Responding to LGBTQIA+ Microaggressions


**Note: This web-based version of the guide should be used for internal/company reference only; clients in BCx programs should be assigned this guide directly through the Lyra platform.**


LGBTQIA+ microaggressions are insults or slights that communicate negative messages to individuals with diverse sexual orientations and/or gender identities. They often occur due to heteronormative and cis-normative assumptions, which assume that everyone must be heterosexual and conform to the male/female binary. Regardless of the intent behind them, microaggressions are harmful and take a toll on mental well-being. Because these microaggressions can bring up strong emotions and catch people off guard, it can be difficult to know how to respond in the moment.

This handout provides examples of how to respond to microaggressions when you:

  1. personally experience a microaggression
  2. hear a microaggression (even if it may not be directed at you), or
  3. have committed a microaggression yourself.

When making a decision about how to respond to a microaggression, there are a few things to think about.  Consider your needs and well-being when deciding whether or not to respond.

  • How much mental energy do you have at the moment?
    • Are you feeling too stressed or vulnerable to respond?
    • Do you have enough emotional energy to respond?
    • Are you in the right headspace to respond?
  • If you respond…
    • Will your safety be at risk?
    • Will the person become defensive and want to argue?
    • Will this affect your relationship with that person?
    • Will your career be at risk? 
  • If you don’t respond…
    • Will you regret not saying anything?


When experiencing a microaggression yourself

“What are your preferred pronouns?”

  • What it communicates: Your pronouns are a “choice” that you make; they are not part of who you are.
  • Option(s) for responding:
    • Clarification: “Did you mean to ask what pronouns I use, rather than prefer to use?”
    • Acknowledge: “I appreciate that you asked about my pronouns. The pronouns I use are ______.”
    • Advocate: “My pronouns and gender are not a preference, just like your name and gender aren’t a preference. The pronouns I use are _______.”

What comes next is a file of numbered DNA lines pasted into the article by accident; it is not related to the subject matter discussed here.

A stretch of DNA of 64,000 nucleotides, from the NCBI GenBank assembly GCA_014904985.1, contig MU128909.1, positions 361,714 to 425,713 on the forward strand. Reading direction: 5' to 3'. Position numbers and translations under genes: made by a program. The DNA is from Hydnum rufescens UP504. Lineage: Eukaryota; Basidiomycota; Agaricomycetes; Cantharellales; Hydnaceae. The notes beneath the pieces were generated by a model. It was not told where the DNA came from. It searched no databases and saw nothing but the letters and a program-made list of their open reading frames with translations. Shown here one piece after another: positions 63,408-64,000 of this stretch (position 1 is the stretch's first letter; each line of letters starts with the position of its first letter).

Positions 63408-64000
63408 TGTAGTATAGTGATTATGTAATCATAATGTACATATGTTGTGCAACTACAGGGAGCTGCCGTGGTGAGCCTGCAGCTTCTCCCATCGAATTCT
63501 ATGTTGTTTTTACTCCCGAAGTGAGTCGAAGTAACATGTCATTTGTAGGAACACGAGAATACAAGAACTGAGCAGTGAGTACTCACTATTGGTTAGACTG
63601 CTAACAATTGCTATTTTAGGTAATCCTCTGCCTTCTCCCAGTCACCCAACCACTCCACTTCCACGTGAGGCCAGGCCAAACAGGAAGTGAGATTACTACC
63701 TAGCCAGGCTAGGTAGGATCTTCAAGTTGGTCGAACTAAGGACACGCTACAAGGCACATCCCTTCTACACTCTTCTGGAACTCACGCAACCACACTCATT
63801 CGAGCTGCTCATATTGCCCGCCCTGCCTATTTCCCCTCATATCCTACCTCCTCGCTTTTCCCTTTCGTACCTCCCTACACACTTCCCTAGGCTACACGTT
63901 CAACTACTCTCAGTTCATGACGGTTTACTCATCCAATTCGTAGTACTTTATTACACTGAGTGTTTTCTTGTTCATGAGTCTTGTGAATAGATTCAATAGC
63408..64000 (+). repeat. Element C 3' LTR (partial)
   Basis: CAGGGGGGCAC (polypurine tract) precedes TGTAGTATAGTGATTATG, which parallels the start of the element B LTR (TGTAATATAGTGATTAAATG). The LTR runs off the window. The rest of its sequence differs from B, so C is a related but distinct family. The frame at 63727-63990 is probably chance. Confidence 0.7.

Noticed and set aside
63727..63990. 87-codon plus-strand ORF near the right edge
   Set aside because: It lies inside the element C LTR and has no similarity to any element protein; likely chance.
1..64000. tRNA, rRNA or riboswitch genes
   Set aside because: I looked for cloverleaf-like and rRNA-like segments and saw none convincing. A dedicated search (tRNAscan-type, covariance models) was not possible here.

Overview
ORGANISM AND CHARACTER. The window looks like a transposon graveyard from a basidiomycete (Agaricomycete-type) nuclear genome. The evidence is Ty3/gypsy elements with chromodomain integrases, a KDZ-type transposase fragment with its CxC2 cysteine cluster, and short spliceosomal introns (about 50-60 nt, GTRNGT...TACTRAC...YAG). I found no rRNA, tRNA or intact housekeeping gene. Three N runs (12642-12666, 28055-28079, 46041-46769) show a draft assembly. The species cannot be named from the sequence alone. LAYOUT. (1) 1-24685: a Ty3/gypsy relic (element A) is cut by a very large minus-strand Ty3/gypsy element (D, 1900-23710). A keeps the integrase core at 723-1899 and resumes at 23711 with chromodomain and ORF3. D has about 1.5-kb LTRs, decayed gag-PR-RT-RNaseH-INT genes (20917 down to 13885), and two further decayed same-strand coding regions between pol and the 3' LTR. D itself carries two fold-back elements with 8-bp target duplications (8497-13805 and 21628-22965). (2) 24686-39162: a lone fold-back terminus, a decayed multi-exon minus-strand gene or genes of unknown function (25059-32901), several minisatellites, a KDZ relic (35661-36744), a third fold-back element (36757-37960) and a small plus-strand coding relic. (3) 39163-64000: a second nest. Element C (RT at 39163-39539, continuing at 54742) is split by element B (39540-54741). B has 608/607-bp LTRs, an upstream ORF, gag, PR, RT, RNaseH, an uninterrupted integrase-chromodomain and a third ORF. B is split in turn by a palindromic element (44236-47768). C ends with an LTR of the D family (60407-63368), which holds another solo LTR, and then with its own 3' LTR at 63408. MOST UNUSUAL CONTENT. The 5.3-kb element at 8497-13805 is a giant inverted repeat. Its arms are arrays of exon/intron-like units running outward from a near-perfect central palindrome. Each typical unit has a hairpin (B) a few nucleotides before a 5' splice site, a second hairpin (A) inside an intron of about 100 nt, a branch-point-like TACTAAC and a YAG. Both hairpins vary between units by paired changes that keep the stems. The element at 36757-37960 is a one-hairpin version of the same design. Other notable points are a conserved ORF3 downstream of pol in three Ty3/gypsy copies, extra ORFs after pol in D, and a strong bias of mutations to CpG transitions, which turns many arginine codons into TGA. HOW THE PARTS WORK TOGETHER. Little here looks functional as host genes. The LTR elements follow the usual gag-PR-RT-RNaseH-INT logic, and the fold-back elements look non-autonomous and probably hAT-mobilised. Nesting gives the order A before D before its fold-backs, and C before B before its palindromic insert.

“You’re just confused, being [nonbinary, bisexual, asexual, etc.] is just a phase. It’s not a real thing.”

  • What it communicates: Your gender identity and/or sexual orientation is not valid. You are making this up, as there are only male/female and heterosexual relationships.
  • Option(s) for responding:
    • Express: “When you say that my gender identity/sexual orientation isn’t “real,” I feel really hurt. This is part of who I am—just like being [heterosexual, male/female] is part of who you are—not simply a choice or a phase.”
    • Curiosity: “I’m just wondering, what makes you think that [being nonbinary, pansexual, etc.] is not a real thing?”
    • Empathy: “I’m curious if you think of being heterosexual in the same way. For example, when did you realize that you were heterosexual? Or, when did you become sure that being heterosexual was “not just a phase” you were going through?”

[upon learning that you are transitioning/transgender] “Oh, when are you having the surgery?”

  • What it communicates: All transgender individuals must have surgeries to have a “successful transition.” There is also assumed to be one universal surgery that transgender individuals must go through.
  • Option(s) for responding:
    • Clarification: “Just to clarify, are you asking if I will have gender-affirming surgery(ies)?”
    • Advocate: “Just so you know, not all transgender individuals feel the need or have the resources to undergo gender affirming surgery(ies).”
    • Curiosity: “I’m curious, do you think that all transgender individuals need to have gender affirming surgery(ies) in order to be ‘valid’?”

“Whoa, your outfit is so feminine/masculine today – you look so much better!”

  • What it communicates: You need to stick to the traditional norms of the gender binary in order to be considered attractive or valuable.
  • Option(s) for responding:
    • Clarification: “Are you saying that you like my outfit today, or that I only look good when I dress more feminine/masuline?”
    • Challenge: “I don’t think I need to dress in a certain way to look ‘good.’”
    • Humor: “I actually thought I looked pretty good the other day…and all the other days I dressed myself.  Thanks!”

Witnessing an LGBTQIA+ microaggression (bystander)

[Upon learning that someone is intersex] “So, does that make them a man or a woman?”

  • What it communicates: That physical/biological characteristics define someone’s gender identity.  People must also stick to the male/female binary. 
  • Option(s) for responding:
    • Clarification: “Are you asking how they identify their gender identity?”
    • Educate: “Individuals who are intersex can identify with different gender identities. They also do not need to stick to the binary of ‘male’ or ‘female.’”
    • Advocate: “Bodily diversity is normal and natural. It’s important to be mindful of our words, so we do not make hurtful assumptions about someone’s gender identity.”

“Wow, I can’t believe he thought that was a cool thing to do. That’s so gay!”

  • What it communicates: Being “gay” is a negative thing.
  • Option(s) for responding:
    • Curiosity: “Why would you use the word “gay” in this way? What did you mean when you said it?”
    • Advocate: “It is not okay to use “gay” to mean something that is bad or negative.”
    • Acknowledge: “I know it can be hard to unlearn slurs that we hear a lot, but it’s important to pay attention to the words we use because they can be really hurtful. When you use “gay” in that way, it implies something negative, which is not okay.”

[Referring to a lesbian couple] “Who do you think is the man in that relationship?”

  • What it communicates: There must be a male role in every relationship; relationships can’t work or be real if they’re not heteronormative.
  • Option(s) for responding: